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Acid-Base and Electrolyte Disorders 

Acid-Base and Electrolyte Disorders
Chapter:
Acid-Base and Electrolyte Disorders
Author(s):

Qi Qian

DOI:
10.1093/med/9780199948949.003.0038
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date: 17 January 2020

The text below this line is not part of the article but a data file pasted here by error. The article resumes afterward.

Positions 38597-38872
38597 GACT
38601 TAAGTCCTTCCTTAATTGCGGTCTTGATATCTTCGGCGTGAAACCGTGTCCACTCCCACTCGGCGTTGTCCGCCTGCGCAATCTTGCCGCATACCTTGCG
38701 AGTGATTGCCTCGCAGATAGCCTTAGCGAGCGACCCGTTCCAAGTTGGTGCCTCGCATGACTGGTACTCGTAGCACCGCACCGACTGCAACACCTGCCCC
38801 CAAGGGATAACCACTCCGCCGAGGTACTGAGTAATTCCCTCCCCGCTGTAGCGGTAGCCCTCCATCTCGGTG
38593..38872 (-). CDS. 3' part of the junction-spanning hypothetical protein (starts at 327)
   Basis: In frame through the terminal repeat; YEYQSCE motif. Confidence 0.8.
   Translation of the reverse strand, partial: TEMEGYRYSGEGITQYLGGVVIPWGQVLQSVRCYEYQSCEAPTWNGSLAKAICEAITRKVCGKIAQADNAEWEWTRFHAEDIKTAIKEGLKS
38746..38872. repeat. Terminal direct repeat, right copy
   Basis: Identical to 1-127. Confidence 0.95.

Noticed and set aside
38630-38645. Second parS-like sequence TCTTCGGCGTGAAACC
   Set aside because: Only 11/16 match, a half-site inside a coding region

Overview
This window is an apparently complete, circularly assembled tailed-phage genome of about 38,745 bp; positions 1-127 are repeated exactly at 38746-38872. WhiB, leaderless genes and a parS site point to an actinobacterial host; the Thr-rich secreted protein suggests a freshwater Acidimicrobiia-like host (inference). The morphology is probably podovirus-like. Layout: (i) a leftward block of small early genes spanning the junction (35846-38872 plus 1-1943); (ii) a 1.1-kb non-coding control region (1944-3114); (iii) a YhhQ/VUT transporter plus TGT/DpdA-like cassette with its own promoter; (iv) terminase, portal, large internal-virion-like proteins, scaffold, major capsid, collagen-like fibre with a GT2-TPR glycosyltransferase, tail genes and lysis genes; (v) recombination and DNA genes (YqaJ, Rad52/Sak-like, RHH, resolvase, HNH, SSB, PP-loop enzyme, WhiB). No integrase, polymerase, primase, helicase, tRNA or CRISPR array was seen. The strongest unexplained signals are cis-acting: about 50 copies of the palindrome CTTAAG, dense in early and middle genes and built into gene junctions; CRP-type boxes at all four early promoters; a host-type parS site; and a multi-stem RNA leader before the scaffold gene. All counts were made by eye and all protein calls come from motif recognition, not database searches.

Volume expansion can be general or regional. Volume depletion is associated primarily with gastrointestinal tract (GI) fluid loss, excessive sweating, and renal sodium loss related to diuretic use or, rarely, renal salt wasting. Hypokalemia can be associated with pseudohypokalemia, transcellular shift, inadequate intake or GI loss, and renal loss. Hyperkalemia can be associated with pseudohyperkalemia, excessive potassium intake, transcellular shift, and impaired secretion of renal potassium. Blood pH is derived from the ratio of 2 variables, serum bicarbonate (HCO3) (base) and PCO2 (acid). Under conditions in which 1 of these variables increases or decreases, the other variable predictably and compensatorily also increases or decreases and minimizes the change in the ratio, hence minimizing blood pH alterations. This chapter has three goals: Define fluid, electrolyte, and acid-base disorders; cite treatments for fluid, electrolyte, and acid-base disorders; and explain how to apply these concepts to clinical scenarios.

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